MORE: Facebook to ban new political ads the week before Election Day to ‘fight misinformation’

Four people, including the girlfriend of one of those who was allegedly killed by Rittenhouse, have filed a lawsuit against Facebook saying the social media giant “received more than 400 warnings that what did happen was going to occur.”

In an Aug. 28 video on Facebook, Zuckerberg said his company made an “operational mistake” in not removing the militia’s page.

The establishment of the board comes more than a year after Facebook announced it would implement its own oversight body to hear appeals from users who believe their posts have been removed in error. The company said its board would be independent from the company, and was expected to begin hearing complaints in mid to late October.

In response, Facebook issued a statement Wednesday confirming the timeline, which the “Real Facebook Oversight Board” claims is too late.

“We ran a year-long global consultation to set up the Oversight Board as a long-lasting institution that will provide binding, independent oversight over some of our hardest content decisions,” Facebook wrote. “The members were selected for their deep experience in a diverse range of issues. This new effort is mostly longtime critics creating a new channel for existing criticisms. We look forward to seeing the Facebook Oversight Board in action in mid to late October.”



Mark Zuckerberg wearing a suit and tie: Facebook Chairman and CEO Mark Zuckerberg testifies at a House Financial Services Committee hearing in Washington, Oct. 23, 2019.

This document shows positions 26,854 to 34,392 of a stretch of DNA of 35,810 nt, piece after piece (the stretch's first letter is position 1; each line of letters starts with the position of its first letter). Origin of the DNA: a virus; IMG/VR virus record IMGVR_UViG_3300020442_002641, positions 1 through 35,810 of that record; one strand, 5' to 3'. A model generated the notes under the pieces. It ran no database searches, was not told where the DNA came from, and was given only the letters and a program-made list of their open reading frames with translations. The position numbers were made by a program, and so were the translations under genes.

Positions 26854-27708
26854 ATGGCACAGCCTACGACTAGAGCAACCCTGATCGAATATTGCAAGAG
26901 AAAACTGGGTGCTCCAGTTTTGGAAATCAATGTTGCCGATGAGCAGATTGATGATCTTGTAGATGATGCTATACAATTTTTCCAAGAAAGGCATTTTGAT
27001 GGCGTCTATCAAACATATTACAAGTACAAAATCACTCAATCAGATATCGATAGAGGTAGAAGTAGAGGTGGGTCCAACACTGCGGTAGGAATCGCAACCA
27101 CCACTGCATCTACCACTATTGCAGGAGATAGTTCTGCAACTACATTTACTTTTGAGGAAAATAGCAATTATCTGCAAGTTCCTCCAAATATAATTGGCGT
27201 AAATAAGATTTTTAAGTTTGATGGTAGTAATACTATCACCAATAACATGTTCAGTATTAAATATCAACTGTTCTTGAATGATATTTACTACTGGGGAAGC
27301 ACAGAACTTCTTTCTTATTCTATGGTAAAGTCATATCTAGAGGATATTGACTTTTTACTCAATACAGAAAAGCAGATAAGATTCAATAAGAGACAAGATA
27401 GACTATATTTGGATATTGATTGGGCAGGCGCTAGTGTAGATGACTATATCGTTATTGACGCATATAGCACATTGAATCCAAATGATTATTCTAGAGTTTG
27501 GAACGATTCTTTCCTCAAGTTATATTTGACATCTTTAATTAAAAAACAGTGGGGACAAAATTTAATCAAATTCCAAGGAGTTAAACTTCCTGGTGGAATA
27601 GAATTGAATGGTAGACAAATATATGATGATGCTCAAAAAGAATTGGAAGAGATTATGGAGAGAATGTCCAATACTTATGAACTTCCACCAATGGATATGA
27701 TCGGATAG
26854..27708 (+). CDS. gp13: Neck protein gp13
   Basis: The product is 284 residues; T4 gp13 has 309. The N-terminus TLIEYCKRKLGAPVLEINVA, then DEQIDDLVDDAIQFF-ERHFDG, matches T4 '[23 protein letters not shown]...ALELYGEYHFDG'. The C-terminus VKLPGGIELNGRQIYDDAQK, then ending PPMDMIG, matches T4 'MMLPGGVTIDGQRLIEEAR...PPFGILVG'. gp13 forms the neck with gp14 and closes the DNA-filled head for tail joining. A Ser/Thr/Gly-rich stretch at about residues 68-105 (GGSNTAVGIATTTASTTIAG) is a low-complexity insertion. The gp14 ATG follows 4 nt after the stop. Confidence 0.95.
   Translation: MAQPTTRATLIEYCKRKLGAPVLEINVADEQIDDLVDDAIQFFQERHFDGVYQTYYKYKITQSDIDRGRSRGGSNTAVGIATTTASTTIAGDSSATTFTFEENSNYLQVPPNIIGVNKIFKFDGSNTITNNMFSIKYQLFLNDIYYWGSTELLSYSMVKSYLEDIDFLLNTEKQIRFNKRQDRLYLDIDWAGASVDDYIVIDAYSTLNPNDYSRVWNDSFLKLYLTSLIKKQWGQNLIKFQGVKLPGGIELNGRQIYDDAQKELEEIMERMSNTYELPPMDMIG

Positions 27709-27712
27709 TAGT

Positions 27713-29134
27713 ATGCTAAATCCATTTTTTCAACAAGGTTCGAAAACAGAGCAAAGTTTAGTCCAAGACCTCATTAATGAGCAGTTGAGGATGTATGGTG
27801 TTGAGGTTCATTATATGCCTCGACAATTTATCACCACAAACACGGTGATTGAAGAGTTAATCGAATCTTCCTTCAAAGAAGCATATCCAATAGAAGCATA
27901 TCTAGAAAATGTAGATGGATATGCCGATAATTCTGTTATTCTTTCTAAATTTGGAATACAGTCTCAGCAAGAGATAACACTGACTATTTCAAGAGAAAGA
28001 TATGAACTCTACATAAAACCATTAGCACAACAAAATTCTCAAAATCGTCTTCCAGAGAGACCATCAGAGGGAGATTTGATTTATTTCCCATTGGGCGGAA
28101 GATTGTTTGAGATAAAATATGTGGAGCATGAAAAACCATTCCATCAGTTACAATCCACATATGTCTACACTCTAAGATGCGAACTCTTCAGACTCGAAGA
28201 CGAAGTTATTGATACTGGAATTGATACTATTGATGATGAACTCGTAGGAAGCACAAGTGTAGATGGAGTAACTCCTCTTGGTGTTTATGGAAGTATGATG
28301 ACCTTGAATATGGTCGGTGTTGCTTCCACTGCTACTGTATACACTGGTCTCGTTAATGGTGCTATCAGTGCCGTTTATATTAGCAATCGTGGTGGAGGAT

© Erin Scott/Reuters, FILE
Facebook Chairman and CEO Mark Zuckerberg testifies at a House Financial Services Committee hearing in Washington, Oct. 23, 2019.

Earlier this month, Facebook said it would not accept any new political ads in the seven days prior to the U.S. election on Nov. 3, but it did not make any change to that timeline based on Wednesday’s demands. The company said it will still allow ads to be promoted and targeted at different users.

Dipayan Ghosh, the co-director of the Harvard Kennedy School’s digital platforms and democracy project, told ABC News at the time the policy was announced that it was “unfortunately, quite narrow,” and especially problematic considering many will be voting by mail long before the final week of the election.

In response to the “Real Facebook Oversight Board,” Facebook pointed out that Zuckerberg previously flagged that any organic content that attempts to delegitimize the election will be labeled. Ads making premature declarations of victory were already prohibited and Rob Leathern, director of product management at Facebook, added Wednesday that any ads that attempt to undermine the election will now also be prohibited.

The company has also implemented other measures since the 2016 election, including a political ad database, which gives some transparency as to who is spending money on the platform. There have also been new rules in terms of the nature of content that can be hosted on the platform, particularly in relation to information about COVID-19, but Facebook did not comment on the main complaint of this new oversight committee — that these rules are not implemented effectively.

“What use are terms of service, if they don’t serve any purpose?” said Greenblatt.

Twitter banned all political advertising on its platform last year.

ABC News’ Catherine Thorbecke contributed to this report.